In a continuation of the Concordia blog series, we're highlighting notable partnerships we read about this week.
The SANS Institute, the cooperative research and education organization that trains security professionals around the world, piloted CyberStart in seven states last summer. The overall response was striking: participation was more than triple than expected. The only problem: only around 5 percent of the participants were women. The organization kicked off a new online program to counter this trend: Girls Go CyberStart, a free online pilot that’s dramatically similar to CyberStart but geared toward female high school students.
WHY IT MATTERS: The SANS Institute recognized the gender disparity within their participation rates, which mirrors the larger-scale gender disparity within IT. Their initiative is directly addressing this inequality and making an effort to even it out by encouraging girls to explore the field of cybersecurity from a young age.
Fujitsu Laboratories Ltd. and MIT’s Center for Brains, Minds and Machines (CBMM) have announced a multi-year philanthropic partnership focused on expanding and advancing the science and engineering of intelligence. Fujitsu Laboratories has conducted a wide range of basic and applied research in the areas of next-generation services, computer servers, networks, and electronic devices. CBMM, a multi-institutional, National Science Foundation funded science and technology center focuses on the interdisciplinary study of intelligence. The new Fujitsu Laboratories Co-Creation Research Fund will fuel new, innovative and challenging projects in areas of interest to both Fujitsu and CBMM.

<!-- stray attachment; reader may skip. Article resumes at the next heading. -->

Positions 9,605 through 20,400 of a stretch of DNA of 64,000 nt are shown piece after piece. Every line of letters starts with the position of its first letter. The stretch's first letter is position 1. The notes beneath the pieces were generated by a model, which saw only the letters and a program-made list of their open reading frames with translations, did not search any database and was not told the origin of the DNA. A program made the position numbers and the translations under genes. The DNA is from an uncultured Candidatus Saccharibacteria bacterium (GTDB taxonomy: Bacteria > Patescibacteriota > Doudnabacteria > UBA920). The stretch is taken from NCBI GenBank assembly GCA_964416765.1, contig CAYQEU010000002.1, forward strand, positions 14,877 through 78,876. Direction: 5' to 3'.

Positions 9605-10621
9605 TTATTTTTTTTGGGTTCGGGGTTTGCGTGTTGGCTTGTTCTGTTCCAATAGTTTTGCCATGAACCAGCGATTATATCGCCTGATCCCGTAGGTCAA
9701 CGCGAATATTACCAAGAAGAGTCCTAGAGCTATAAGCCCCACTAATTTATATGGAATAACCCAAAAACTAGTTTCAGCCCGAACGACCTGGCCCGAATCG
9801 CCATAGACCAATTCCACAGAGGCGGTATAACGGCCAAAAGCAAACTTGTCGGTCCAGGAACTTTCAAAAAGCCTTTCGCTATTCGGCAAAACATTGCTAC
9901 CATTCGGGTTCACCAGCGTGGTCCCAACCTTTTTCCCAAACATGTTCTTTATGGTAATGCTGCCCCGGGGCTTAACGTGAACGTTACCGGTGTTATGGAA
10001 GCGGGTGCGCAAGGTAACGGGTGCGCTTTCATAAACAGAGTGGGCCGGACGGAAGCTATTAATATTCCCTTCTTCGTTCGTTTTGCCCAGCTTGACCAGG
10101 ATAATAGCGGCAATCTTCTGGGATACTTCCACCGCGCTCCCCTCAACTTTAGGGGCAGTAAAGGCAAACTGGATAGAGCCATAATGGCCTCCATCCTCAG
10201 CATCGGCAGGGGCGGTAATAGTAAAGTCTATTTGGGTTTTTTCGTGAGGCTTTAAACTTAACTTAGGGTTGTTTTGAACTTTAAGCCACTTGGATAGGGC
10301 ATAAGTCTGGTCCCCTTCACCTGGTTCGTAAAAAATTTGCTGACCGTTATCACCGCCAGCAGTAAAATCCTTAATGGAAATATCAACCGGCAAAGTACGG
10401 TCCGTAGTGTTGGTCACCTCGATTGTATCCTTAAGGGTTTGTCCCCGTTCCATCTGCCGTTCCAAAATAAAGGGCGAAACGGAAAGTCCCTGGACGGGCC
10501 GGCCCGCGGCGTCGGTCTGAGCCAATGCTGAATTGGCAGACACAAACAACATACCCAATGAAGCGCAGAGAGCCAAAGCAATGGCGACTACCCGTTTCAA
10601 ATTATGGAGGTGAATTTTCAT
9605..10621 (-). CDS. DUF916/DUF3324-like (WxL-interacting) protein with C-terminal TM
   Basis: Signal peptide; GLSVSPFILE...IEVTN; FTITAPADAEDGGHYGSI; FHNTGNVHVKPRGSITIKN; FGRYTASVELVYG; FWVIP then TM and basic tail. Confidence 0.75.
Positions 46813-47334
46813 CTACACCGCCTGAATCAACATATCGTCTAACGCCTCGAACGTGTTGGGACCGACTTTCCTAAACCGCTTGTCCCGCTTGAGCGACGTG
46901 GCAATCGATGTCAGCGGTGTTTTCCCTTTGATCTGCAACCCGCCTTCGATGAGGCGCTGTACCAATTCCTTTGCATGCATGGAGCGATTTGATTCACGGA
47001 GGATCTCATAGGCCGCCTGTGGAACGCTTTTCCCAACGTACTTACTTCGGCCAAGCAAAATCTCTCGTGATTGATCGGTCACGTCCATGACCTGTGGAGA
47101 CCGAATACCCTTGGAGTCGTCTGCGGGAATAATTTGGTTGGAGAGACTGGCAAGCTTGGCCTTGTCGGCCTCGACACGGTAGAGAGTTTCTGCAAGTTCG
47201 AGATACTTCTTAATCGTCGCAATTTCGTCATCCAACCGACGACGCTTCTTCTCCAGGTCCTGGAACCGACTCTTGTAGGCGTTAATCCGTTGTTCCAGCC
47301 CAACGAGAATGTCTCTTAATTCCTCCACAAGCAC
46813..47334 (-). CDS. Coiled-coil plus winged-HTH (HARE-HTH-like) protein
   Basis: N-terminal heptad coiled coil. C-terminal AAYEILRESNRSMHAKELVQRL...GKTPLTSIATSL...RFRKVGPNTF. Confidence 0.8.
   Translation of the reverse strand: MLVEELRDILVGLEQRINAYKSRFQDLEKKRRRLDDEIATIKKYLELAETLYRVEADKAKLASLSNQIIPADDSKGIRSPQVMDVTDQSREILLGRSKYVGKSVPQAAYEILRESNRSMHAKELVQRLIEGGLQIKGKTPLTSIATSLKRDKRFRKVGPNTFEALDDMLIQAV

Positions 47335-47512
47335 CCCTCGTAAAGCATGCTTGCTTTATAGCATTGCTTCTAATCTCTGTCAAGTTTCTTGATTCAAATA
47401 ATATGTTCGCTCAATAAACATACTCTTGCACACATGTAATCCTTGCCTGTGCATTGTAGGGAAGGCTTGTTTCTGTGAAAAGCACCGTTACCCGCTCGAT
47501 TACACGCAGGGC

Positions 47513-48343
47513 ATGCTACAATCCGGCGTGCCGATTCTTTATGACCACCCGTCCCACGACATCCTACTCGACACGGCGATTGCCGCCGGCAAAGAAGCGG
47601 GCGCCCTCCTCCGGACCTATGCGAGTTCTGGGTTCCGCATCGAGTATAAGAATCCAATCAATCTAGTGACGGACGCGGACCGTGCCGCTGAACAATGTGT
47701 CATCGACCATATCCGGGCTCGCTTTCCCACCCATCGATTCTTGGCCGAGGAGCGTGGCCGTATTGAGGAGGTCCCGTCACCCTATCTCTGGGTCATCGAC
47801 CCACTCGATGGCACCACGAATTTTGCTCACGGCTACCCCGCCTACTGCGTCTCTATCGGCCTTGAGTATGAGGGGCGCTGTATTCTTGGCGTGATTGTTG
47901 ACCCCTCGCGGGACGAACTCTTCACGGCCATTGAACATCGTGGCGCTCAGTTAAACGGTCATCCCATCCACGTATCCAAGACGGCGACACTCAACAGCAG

WHY IT MATTERS: Partnerships within academia are crucial in supporting the next generation of experts and researchers in a new, emerging field.
BlackBerry, the software company and former cellphone maker, announced its plans for a new blockchain platform aimed at sharing and storing medical data. The company said in a press release that it would use its “carrier-grade network operation center” to support the digital ledger, which would be developed by biotech incubator ONEBIO. The ledger would specifically be used to securely store data from patients, labs, and monitors.
WHY IT MATTERS: This partnership goes to show the diversity of function that blockchain can provide. This emerging and groundbreaking field allows firms to venture out of their respective industries to disrupt paradigms in other fields.